The league might also argue that it’s hard to see how City are being penalised when they won six Premier League titles in the past seven seasons and made profits of nearly $100m last season and around $50m the year before.

Who’s on the arbitration panel, and how do you think it will go?

It will be a three-person panel of legal experts, one chosen by each side and the third chosen jointly, and I guess it comes down to how they interpret competition law. It does feel that if you remove the concept of “fair market value” from APTs, you give a huge competitive advantage to clubs with wealthy owners who are happy to bankroll losses via inflated sponsorships or dubious multiclub ownership deals. You also make it much tougher for everyone else to keep up and run a profitable, sustainable business, which is what the Premier League — and its 20 members — is trying to do.

On the other hand, while this could theoretically have a big impact on the Premier League, I’m not sure to what degree City — or anyone else — would necessarily abuse the system.

Why is that?

Well, if you want to play in UEFA competitions, you still have to abide by their rules. And they have “fair market value” principles to evaluate sponsorship deals. So even if City were to win, I doubt we’d suddenly get a billion-dollar Etihad sponsorship. (While this might mean they could be sponsored for $500m and sign Kylian Mbappé to play in the Premier League if such rules are removed, those same books would still be evaluated by UEFA as part of playing in those competitions. As such, they could still rule that these deals are inflated under their rules.)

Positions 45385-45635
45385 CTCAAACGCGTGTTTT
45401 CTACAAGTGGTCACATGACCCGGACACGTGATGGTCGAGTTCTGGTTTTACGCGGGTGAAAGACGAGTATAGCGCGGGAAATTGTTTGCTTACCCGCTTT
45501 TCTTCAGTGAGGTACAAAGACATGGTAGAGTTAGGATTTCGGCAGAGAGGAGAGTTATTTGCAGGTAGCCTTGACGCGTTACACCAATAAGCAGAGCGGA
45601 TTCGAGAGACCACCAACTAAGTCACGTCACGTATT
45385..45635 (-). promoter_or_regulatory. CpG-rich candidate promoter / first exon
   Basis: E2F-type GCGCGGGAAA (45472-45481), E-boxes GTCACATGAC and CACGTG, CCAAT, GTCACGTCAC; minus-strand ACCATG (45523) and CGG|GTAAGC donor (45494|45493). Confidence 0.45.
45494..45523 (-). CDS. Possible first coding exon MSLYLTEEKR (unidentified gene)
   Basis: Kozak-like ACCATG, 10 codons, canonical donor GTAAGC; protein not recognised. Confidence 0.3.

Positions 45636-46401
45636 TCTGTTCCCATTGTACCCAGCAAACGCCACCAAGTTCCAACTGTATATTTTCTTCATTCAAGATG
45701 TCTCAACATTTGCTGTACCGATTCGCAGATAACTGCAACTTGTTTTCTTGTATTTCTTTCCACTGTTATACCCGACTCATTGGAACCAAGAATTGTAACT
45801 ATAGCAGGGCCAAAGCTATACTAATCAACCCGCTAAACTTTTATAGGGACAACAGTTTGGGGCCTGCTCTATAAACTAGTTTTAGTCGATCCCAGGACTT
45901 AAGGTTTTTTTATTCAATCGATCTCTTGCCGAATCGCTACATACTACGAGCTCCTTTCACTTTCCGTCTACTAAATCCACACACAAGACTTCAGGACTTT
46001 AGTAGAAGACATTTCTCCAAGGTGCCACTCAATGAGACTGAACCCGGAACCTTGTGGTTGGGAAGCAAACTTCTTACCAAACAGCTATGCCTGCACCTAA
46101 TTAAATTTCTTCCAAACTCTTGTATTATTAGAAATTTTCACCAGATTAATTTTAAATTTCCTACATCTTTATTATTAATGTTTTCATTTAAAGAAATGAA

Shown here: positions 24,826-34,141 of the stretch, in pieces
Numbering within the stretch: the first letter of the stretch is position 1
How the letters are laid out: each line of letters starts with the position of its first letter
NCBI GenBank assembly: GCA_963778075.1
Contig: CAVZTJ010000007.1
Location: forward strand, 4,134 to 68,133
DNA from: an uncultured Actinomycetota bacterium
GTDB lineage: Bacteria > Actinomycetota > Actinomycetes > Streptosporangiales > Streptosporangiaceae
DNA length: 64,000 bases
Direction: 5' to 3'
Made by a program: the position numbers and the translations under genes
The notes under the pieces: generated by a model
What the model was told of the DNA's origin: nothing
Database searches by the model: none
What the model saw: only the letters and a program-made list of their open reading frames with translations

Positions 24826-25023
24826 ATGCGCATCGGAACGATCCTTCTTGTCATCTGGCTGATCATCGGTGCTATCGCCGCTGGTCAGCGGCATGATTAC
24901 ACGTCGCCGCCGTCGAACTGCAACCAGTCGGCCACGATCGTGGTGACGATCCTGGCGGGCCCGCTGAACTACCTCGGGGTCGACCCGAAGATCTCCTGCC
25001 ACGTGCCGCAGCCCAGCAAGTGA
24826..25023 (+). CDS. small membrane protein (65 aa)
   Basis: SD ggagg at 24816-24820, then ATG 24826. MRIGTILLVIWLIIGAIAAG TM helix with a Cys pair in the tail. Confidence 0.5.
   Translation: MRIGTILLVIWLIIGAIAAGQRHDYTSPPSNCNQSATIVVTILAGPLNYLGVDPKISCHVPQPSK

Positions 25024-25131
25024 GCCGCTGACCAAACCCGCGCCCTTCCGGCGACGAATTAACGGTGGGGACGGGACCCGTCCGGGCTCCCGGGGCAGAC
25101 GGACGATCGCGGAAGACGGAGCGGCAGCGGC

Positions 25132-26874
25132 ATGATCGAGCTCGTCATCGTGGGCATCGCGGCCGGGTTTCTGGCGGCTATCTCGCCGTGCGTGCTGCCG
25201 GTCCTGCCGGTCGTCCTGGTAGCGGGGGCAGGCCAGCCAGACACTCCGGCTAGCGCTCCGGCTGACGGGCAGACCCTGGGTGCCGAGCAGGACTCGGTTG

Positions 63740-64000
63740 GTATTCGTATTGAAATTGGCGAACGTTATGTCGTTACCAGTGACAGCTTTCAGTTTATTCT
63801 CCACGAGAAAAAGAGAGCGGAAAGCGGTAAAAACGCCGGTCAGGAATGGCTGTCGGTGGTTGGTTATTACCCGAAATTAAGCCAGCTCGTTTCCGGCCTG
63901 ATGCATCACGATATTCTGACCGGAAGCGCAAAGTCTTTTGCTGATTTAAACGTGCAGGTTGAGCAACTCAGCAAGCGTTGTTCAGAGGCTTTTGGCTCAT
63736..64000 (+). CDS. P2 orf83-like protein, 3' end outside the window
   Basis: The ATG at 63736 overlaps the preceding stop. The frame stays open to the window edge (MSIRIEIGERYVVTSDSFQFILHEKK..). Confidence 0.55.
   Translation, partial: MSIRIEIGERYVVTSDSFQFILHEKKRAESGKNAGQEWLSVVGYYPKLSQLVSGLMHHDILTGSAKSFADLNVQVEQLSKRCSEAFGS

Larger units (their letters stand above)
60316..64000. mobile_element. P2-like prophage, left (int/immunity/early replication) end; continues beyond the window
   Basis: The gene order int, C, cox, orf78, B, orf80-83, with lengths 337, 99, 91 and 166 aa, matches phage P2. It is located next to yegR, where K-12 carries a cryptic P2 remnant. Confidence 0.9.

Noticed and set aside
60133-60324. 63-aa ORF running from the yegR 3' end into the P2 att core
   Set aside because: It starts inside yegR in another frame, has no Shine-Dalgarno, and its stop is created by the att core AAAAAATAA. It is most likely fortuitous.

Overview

More likely, this is aimed at the upcoming case in November, the one with the 115 charges. Many of them relate to sponsorship deals that were allegedly inflated beyond fair market value. And if that is no longer against the rules, it’s hard to throw the book at them even if the rules were in place at the time. That’s in essence what City are arguing here.

Either way, the implications are going to be far-reaching.

How so?

The Premier League is nothing more than an association of 20 member clubs, and now you have one of those clubs taking legal action against the others. It’s unprecedented on this scale.

Part of what enabled the league to thrive and become far and away the most successful in the world is that whatever disputes arose were resolved in-house, and the 20 clubs always presented (outwardly, anyway) a united front. Even when there has been tension — think of the points penalties incurred by Everton and Nottingham Forest for breaching financial rules — it has centered on how the rules were applied rather than on the regulations themselves, which were approved by all the clubs. Here, the language has become hyperbolic very quickly, with some media outlets calling it a “civil war” and, according to The Times, City calling the Premier League rules the “tyranny of the majority.”

What’s depressing about all this, as I see it, is the way this entire process — like the 115 charges — is all taking place behind closed doors. Sunlight is the best disinfectant, whether it be for the Premier League proving its case and showing its process is fair or Manchester City proving their innocence and that the charges have no merit.